When the sun finally went down for the evening, Small Kimi could just barely see her destination. She took out her flashlight and continued up the route, which appeared to get evener and sandier. As she reached the peak, the moon was already full and bright. She was too tired to find any shelter, and she fell asleep lying on the even ground. The last thing she heard was the bear snuffling in her bag for something. She saw it pull out her journal of questions, and reading it. And with that, she slept.

When Small Kimi opened her eyes, she found herself in the clouds, floating high above any land. She sat up, admiring the beauty of it all, though still in shock. A man with a wrinkled face and a small beard turned to face her, and drifted over to her. “I see you have awoken. My name is Decidere. I was the one who wrote The Book.” He spoke. His voice was not the raspy old voice of the grandpa he appeared to be; it was full of vibrancy and energy, like a 20 year old man. His white robe drifted along, like a second cloud. “Congratulations, child. You are the first to exceed the world of unchanging rules.”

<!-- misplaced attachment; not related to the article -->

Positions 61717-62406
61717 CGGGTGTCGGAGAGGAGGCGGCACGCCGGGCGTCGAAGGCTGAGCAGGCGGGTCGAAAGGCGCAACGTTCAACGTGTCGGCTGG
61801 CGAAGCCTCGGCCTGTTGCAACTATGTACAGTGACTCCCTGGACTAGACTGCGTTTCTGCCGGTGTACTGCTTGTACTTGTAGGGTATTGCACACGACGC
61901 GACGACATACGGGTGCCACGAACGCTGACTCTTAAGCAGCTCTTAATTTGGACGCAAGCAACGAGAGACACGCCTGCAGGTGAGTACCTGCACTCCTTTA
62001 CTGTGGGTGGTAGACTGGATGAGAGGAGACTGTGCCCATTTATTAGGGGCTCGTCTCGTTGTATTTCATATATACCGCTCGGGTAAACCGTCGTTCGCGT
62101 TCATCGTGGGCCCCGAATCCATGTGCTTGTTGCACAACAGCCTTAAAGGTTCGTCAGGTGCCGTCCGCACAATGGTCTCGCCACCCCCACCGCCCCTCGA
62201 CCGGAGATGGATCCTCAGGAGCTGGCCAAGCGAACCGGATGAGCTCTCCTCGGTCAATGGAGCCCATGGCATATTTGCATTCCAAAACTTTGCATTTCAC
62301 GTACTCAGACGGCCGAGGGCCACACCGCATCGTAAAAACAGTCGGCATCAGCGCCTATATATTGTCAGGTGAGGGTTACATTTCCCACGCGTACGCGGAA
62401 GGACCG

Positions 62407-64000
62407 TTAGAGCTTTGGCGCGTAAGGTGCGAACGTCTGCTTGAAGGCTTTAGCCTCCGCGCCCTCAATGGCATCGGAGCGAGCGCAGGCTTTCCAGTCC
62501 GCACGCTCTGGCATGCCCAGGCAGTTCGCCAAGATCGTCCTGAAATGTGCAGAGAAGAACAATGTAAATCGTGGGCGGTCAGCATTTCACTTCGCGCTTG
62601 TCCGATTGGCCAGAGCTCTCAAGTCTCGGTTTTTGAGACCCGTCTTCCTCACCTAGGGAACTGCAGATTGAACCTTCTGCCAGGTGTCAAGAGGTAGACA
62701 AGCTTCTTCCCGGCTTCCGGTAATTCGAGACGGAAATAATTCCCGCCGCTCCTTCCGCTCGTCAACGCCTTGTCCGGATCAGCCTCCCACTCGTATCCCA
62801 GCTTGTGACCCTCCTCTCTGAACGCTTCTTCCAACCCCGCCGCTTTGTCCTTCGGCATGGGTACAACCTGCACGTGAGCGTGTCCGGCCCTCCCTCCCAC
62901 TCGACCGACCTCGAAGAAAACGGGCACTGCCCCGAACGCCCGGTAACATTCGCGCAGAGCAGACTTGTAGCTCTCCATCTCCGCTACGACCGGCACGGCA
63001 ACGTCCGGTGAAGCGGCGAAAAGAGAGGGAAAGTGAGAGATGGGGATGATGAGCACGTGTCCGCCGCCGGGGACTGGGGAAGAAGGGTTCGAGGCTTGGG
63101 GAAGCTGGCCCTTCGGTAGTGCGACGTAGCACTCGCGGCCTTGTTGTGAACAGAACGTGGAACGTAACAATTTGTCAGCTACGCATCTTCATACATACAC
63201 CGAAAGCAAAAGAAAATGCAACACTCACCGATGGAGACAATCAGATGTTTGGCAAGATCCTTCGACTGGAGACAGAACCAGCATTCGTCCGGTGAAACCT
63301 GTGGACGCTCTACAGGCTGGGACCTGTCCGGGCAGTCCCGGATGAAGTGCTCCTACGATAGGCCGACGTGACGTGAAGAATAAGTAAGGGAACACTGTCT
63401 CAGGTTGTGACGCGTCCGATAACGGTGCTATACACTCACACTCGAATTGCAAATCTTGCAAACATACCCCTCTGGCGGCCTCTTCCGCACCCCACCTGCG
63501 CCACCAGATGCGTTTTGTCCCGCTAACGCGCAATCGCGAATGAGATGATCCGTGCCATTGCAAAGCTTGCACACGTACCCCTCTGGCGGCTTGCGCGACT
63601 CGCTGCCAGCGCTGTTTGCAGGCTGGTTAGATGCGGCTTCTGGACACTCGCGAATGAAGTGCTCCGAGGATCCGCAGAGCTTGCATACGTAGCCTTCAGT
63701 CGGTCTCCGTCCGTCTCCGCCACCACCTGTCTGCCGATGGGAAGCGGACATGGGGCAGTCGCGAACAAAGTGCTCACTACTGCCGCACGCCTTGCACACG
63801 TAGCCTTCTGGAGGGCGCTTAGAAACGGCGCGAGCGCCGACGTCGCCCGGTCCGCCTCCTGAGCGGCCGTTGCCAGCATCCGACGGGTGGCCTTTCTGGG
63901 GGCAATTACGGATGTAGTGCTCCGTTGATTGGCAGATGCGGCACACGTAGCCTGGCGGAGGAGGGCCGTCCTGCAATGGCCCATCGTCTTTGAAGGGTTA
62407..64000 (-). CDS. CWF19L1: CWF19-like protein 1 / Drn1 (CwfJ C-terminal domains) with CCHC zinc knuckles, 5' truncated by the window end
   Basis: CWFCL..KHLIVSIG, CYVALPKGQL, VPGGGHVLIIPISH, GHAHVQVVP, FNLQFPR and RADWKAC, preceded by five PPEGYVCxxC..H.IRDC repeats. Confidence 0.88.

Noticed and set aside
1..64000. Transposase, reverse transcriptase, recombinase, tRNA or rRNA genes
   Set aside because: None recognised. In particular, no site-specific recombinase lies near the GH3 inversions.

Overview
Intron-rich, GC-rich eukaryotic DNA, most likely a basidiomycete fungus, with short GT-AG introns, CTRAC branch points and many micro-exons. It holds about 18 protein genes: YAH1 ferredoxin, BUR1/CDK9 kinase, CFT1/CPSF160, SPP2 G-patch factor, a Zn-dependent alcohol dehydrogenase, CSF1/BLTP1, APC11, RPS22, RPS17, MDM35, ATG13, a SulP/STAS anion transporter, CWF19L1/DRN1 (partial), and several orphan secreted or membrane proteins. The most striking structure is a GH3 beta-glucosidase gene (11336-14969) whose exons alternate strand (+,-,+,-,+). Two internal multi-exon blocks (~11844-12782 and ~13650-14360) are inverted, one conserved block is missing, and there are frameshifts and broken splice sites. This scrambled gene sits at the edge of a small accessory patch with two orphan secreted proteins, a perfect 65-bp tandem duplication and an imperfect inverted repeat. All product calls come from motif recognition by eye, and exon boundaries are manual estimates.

“But…How? I didn’t do anything yet! I just…came up the mountain…! I wanted to find the truth, but I couldn’t, so I…followed a bear up here…and I…my book…the bear…” Small Kimi stuttered.

“Yes, child, you came up the mountain alright. I saw your book – I read it – and those were fine questions. You were the first of your kind to succeed. Others have wasted their lives here. When you made your first decision of trailing the bear, you had already escaped the firm grasp of The Book. All the others that have attempted to come have gone back in search of answers from The Book, such as ‘What to do when a bear walks past you’ or ‘Which bridge is safer’.”